The Rays of Saint Petersburg. I like the sound. The cool town with an amazing vibe paired with a scrappy baseball team you can never count out.
As we’ve learned more about the proposed Rays Stadium deal, one thing has become very obvious. If the St. Petersburg City Council and the Pinellas County Commission accept it, the subsidy paid by taxpayers to the company will be enormous.
According to a recent Tampa Bay Times analysis, if the deal goes through as proposed – with a stadium construction contribution, tax increment financing dollars, interest payments and infrastructure payments – the city and county will contribute $1.29 billion. Wow!
In the coming months, the City Council will consider whether this huge investment — which mostly affects St. Petersburg taxpayers and Pinellas County tourism funds — is worth it. Or whether it would be cheaper and more economically beneficial to sell the city’s land to others who could offer similar benefits without the ballpark. Besides baseball, among the benefits identified in the Rays/Hines proposal are open space, affordable housing, senior housing, a museum and intentional equity initiatives. Offices, hotels and medical are also planned.
Whether the stadium and field project is a good deal for St. Petersburg taxpayers is a topic worth debating, but I won’t discuss it here. The specific point of the proposal that I will address today is the name of the team. Why would our taxpayers invest over a billion dollars for a team named after Tampa?
It is silly to pretend that the outside world sees a difference between the names Tampa Bay and Tampa. Even professional sportscasters for area teams use the two names interchangeably. We’ve all heard it.
The Rays, in their proposal, generously offered to allow the team to wear jerseys that say Rays of St. Petersburg for one of 162 games each year – only if Major League Baseball (MLB) agrees. Nearly $1.3 billion invested – a day of branding for St. Petersburg. Really?
Now, for my many friends across the bay, please know that I think Tampa is a great city.
St. Petersburg too.
Therefore, I have an alternative suggestion. Regardless of which city provides the field and funding, the team name is expected to appear in 162 out of 162 games per year. If Tampa provides the land and funding, call Team Tampa Bay or Tampa, whichever they choose. St. Petersburg could then turn to finding alternative uses for 86 acres in one of the Southeast’s hottest downtowns — and save a lot of money. I think we would do well.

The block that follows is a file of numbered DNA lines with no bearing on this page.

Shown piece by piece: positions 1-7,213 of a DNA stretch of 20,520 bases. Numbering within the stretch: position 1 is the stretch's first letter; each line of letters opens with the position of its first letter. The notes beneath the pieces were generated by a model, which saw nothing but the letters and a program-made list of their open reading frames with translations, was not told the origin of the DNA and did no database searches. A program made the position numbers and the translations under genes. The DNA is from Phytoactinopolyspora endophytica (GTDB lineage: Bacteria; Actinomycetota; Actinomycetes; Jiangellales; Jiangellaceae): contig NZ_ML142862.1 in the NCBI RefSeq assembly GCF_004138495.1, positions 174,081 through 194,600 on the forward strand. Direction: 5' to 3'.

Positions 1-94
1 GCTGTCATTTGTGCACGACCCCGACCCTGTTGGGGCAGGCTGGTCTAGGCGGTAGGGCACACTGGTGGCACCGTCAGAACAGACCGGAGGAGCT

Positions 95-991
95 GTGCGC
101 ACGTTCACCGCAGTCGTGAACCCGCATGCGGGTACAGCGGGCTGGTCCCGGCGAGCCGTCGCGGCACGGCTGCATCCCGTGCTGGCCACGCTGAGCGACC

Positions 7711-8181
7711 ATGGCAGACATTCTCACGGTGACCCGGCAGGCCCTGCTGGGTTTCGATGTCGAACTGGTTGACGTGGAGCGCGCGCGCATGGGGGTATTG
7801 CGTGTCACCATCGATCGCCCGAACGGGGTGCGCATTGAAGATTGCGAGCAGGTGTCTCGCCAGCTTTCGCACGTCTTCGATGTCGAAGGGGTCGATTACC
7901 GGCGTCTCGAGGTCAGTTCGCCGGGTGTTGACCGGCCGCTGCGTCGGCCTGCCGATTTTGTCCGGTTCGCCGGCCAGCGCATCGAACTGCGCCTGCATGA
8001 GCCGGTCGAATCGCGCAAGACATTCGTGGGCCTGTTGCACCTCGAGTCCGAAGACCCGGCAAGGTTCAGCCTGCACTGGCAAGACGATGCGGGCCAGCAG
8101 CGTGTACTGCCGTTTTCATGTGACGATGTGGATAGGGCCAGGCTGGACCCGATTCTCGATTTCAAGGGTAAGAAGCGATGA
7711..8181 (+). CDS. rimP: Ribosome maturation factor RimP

But if the St. Petersburg City Council provides very valuable land And adds this significant financial burden to future city taxpayers, please at least have the courage to demand that the team be called on Rays of St. Petersburg.
When IndyCar came to St. Petersburg, we demanded that the race be named after St. Petersburg. She is now respected and known in the world of automobile racing and has considerably enhanced the image of our city. And no one stays home because it’s not a “regional” name.
This is more than a matter of civic pride, which is important. It’s about the city’s identity and brand. A city’s branding impacts business relocation, economic development and tourism. For example, as part of the Marlins’ deal to secure financing for their new MLB stadium, the team name was changed from a regional name (Florida Marlins) At Miami Marlins.
Pinellas County spends millions of dollars each year to promote St. Petersburg/Clearwater tourism across the country and around the world. Why wouldn’t we want the baseball team to do the same thing when the county is spending hundreds of millions of dollars in hotel bed taxes on the Rays’ business?
Saint Petersburg is an important cultural, commercial, technological, educational, tourist and financial center. It is simply not appropriate to ask our citizens to pay hundreds of millions of dollars of their taxes to build a stadium for a baseball team named after another city. If the Rays and/or MLB have so little respect for our city that they refuse to name the team Rays of St. Petersburgmaybe they should find somewhere else to play.
Rick Baker is a former mayor of St. Petersburg.